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Located in ../generic/serverguide/C/windows-networking.xml:217(para)
Another possible permission is to declare <emphasis role="italic">administrative</emphasis> permissions to a particular shared resource. Users having administrative permissions may read, write, or modify any information contained in the resource the user has been given explicit administrative permissions to. For example, if you wanted to give the user <emphasis role="italic">melissa</emphasis> administrative permissions to the example <emphasis role="italic">sourcedocs</emphasis> share, you would edit the <filename>/etc/samba/smb.conf</filename> file, and add the following line under the <emphasis role="italic">[sourcedocs]</emphasis> entry:
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Located in ../generic/serverguide/C/windows-networking.xml:235(para)
admin users = melissa
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Located in ../generic/serverguide/C/windows-networking.xml:242(emphasis)
Ubuntu includes client applications and capabilities for accessing network resources shared with the SMB protocol. For example, a utility called <application>smbclient</application> allows for accessing remote shared file-systems, in a manner similar to a File Transfer Protocol (FTP) client. To access a shared folder resource known as <emphasis role="italic">documents</emphasis> offered by a remote Windows computer named <emphasis role="italic">bill</emphasis> using <application>smbclient</application> for example, one would enter a command similar to the following at the prompt:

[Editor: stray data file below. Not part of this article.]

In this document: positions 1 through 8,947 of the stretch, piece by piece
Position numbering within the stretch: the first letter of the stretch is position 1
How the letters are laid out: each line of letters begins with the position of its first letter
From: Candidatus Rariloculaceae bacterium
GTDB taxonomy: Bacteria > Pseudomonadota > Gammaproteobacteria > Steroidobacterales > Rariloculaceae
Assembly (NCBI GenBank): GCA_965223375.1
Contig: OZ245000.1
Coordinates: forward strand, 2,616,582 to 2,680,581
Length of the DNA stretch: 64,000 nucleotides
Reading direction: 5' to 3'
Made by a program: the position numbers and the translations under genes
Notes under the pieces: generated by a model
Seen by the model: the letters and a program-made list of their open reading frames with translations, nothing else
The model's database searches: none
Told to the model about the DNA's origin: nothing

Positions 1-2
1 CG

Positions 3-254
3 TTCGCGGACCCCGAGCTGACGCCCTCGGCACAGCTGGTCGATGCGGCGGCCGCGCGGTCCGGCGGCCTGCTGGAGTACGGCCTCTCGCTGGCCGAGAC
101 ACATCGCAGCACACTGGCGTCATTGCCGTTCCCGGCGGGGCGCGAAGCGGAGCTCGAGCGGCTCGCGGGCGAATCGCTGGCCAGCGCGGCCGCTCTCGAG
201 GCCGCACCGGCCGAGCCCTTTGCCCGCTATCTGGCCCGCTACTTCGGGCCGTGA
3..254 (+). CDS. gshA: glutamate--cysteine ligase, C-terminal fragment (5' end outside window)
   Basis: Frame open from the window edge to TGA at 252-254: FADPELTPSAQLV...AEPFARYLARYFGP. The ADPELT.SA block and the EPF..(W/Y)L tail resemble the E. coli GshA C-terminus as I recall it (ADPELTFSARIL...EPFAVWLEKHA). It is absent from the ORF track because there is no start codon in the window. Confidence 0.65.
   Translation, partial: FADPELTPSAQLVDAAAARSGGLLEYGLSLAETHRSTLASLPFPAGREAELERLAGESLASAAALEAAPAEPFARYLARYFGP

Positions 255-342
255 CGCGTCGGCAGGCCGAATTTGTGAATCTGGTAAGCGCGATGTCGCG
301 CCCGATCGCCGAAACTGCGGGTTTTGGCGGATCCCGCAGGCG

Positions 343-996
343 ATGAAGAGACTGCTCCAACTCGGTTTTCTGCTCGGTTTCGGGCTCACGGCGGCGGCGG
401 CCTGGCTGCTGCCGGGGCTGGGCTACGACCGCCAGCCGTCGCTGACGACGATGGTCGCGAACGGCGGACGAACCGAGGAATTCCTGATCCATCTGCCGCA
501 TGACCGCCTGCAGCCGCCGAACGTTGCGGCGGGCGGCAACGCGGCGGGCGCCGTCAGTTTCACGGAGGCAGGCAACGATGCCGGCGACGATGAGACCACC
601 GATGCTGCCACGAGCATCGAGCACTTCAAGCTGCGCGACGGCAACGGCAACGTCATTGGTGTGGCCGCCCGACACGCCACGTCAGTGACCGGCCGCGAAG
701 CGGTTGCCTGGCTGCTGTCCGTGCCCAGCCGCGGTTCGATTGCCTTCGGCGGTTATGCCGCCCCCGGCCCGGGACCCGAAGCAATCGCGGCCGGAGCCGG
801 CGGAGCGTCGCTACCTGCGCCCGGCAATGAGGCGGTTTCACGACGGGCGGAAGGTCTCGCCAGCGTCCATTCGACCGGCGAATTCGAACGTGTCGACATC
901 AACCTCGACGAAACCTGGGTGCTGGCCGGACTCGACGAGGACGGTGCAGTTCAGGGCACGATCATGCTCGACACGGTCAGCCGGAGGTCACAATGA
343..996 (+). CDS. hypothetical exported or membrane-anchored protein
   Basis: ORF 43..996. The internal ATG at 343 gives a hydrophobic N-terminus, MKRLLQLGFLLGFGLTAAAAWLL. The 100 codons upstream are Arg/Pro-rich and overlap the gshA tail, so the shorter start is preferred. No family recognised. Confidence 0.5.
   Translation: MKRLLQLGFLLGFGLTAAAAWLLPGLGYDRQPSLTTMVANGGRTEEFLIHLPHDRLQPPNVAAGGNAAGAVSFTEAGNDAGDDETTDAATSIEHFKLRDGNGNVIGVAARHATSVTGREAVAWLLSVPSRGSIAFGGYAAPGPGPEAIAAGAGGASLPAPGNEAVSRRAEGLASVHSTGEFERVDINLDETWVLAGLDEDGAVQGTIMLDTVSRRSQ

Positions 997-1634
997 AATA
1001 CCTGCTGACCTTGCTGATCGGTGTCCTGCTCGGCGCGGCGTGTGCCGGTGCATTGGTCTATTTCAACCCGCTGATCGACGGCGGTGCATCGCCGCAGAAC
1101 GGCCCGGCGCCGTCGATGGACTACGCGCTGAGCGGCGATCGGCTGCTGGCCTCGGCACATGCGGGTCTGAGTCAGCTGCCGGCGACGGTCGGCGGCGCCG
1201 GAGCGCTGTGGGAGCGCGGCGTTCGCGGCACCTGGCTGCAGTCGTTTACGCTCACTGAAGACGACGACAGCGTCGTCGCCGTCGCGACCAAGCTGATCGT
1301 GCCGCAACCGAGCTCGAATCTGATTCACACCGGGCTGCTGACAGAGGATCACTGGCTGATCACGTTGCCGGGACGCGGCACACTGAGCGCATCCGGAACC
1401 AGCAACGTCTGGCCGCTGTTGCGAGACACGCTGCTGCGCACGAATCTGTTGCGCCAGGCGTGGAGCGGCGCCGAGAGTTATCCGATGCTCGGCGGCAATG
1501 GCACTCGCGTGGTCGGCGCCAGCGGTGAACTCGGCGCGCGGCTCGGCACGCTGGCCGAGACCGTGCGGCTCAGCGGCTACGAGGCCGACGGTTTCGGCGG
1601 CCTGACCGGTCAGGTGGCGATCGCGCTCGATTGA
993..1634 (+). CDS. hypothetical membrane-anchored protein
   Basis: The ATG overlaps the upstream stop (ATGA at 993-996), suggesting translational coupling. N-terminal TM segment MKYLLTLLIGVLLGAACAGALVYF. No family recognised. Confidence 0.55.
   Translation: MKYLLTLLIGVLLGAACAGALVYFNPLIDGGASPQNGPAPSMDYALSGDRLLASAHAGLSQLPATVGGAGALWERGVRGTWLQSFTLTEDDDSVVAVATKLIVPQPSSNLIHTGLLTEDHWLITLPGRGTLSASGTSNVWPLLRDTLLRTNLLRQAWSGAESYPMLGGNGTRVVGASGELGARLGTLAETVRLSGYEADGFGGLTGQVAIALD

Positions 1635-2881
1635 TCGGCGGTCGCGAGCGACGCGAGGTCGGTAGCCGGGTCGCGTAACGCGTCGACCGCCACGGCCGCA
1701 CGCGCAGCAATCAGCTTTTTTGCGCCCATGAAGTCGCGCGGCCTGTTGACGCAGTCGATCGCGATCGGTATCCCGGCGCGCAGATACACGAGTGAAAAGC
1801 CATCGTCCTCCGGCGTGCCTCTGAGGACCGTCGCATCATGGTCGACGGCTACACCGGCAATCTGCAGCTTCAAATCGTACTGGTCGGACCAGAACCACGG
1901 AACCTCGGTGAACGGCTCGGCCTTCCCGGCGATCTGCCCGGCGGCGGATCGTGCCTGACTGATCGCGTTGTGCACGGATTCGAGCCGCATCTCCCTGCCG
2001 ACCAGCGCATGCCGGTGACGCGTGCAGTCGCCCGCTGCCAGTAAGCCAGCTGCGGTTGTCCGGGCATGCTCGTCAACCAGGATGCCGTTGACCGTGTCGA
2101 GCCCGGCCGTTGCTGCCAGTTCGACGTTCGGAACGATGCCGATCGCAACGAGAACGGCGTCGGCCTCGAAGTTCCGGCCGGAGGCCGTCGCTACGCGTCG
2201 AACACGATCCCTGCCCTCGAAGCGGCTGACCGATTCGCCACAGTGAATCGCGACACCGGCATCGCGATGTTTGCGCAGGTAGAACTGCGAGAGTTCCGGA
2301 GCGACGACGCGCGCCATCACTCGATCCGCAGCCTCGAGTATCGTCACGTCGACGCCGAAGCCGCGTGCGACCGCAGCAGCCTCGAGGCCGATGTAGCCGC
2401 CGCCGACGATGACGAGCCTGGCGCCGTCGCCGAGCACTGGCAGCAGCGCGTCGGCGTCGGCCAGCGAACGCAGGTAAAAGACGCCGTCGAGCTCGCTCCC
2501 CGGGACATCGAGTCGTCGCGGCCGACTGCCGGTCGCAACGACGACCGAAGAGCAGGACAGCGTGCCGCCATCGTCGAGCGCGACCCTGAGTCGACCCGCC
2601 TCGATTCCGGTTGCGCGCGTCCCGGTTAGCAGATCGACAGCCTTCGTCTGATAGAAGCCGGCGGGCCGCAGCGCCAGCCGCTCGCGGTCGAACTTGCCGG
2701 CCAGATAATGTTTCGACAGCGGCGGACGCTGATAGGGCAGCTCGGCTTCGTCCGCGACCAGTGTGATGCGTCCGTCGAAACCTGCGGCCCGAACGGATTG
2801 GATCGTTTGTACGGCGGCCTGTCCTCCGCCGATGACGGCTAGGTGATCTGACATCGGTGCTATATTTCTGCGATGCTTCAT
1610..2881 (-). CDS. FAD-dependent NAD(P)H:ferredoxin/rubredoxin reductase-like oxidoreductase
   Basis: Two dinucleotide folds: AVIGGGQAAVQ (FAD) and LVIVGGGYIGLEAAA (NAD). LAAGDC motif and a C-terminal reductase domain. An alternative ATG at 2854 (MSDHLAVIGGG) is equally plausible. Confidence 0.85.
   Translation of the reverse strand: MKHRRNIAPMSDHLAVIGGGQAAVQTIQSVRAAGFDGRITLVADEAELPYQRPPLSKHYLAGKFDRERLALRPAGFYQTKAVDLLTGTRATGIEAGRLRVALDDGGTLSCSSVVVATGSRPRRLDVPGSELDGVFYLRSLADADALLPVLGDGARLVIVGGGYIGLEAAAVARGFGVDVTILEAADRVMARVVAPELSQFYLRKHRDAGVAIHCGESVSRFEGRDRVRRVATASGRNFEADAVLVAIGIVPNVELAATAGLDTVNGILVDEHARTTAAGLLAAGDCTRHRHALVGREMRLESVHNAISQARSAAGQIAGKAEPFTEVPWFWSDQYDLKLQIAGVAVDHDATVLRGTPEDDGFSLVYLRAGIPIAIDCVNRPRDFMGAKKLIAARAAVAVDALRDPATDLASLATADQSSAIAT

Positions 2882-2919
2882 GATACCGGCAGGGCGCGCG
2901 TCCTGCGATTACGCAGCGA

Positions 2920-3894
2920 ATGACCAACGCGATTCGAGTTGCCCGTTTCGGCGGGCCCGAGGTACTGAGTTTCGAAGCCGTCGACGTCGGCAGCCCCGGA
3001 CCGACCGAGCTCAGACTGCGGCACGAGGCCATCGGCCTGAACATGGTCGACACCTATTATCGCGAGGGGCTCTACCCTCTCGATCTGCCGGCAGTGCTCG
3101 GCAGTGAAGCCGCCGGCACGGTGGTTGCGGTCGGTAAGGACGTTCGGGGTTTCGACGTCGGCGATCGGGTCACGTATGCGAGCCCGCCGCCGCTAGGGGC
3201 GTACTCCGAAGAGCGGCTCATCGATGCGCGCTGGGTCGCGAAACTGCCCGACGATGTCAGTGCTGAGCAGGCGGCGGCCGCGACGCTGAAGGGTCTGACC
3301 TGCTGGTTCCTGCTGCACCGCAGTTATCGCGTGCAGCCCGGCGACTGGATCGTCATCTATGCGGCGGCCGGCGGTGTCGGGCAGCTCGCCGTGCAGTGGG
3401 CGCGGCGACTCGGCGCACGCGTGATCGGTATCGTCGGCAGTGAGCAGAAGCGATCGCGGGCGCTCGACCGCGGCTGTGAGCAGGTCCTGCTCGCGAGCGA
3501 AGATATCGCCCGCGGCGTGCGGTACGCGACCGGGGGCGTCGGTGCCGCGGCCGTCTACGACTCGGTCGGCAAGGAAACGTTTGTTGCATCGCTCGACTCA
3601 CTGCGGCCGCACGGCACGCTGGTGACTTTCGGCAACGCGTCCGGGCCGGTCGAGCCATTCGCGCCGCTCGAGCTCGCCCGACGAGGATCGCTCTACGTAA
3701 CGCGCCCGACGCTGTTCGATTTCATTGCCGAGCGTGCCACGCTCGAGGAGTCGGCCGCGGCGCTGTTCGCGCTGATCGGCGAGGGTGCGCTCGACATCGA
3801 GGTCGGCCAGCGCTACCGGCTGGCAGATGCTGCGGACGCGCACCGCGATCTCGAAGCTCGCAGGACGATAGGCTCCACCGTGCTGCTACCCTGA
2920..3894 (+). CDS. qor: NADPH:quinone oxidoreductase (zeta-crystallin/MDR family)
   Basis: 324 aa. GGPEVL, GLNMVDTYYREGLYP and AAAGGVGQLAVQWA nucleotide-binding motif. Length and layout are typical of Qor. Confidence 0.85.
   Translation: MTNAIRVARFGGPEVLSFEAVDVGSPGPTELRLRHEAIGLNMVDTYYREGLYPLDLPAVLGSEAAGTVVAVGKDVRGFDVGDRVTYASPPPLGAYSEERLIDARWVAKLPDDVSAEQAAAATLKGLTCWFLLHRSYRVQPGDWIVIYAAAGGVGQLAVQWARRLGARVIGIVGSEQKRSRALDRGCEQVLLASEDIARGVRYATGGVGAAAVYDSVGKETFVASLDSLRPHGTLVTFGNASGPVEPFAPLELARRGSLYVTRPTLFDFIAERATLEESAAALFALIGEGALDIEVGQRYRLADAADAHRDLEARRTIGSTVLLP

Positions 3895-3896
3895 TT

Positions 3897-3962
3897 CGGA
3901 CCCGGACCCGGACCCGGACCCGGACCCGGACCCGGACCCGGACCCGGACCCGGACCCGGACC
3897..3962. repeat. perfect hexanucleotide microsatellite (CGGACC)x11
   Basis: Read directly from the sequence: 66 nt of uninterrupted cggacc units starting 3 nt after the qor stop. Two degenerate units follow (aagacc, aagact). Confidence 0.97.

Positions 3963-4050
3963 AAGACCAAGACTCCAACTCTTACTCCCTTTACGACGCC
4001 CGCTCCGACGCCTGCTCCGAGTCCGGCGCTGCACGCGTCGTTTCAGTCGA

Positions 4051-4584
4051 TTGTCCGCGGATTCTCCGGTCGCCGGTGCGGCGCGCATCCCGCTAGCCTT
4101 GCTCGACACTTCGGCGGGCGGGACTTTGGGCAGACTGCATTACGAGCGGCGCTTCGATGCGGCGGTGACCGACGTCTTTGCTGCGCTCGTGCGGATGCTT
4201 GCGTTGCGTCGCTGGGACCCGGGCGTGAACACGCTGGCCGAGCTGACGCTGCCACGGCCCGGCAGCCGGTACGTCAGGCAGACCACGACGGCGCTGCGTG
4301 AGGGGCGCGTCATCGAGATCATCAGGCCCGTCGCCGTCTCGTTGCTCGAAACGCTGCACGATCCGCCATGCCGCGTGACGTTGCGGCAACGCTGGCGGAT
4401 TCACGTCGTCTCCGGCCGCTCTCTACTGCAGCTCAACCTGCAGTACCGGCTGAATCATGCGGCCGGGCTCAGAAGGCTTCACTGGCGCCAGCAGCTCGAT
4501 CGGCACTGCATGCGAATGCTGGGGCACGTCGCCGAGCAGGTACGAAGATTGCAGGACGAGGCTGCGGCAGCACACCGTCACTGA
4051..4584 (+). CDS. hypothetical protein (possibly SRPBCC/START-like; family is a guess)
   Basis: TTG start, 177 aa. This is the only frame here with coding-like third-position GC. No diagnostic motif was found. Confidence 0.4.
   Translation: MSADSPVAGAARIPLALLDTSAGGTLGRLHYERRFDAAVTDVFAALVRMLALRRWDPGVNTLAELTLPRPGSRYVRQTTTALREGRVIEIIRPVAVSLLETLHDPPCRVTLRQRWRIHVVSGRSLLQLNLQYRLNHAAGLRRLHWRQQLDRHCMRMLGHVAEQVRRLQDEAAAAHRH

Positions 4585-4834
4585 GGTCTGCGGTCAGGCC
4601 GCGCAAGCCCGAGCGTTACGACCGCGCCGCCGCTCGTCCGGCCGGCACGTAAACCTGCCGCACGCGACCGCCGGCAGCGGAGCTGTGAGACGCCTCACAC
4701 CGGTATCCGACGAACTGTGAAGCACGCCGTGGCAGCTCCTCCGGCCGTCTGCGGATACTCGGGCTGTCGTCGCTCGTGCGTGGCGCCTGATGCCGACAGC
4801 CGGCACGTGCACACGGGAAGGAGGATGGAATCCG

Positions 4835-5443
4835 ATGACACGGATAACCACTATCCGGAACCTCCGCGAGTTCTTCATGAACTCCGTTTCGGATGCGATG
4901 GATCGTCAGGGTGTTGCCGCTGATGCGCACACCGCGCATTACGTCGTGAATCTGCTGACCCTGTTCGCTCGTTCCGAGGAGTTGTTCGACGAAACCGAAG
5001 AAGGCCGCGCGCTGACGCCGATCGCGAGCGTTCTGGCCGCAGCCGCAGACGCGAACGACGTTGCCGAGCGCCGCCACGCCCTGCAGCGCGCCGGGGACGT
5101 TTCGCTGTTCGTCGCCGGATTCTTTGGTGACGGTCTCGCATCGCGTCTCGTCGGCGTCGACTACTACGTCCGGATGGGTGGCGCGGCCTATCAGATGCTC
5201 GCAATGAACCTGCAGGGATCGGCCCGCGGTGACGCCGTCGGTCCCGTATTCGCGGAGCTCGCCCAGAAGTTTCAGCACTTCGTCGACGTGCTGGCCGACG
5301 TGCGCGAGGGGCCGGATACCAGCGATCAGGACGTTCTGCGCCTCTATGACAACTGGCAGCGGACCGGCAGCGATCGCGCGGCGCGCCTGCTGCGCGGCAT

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Located in ../generic/serverguide/C/windows-networking.xml:251(para)
You will then be prompted for the password for the user name specified after the -U switch, and upon successful authentication, will be presented with a prompt where commands may be entered for manipulating and transferring files in a syntax similar to that used by non-graphical FTP clients. For more information on the <application>smbclient</application> utility, read the utility's manual page with the command: <screen>
<command>man smbclient</command>
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Local mounting of remote network resources using the SMB protocol is also possible using the <application>smbfs</application> program.
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Contributors to this translation: Alpo Turunen, Anne Sorsa, Christian Hellberg, Eero, Eero Salokannel, Elias Julkunen, Heidi Mattila, Heikki Mäntysaari, Jussi Aalto, Jussi Aalto, Matthew East, Mikko Piippo, Pekka Niemi, Timo Jyrinki, Toni Lähdekorpi, Ubuntu Documentation Committers, UltimateSephiroth, burp, pete-rok, unikob, wirtanen.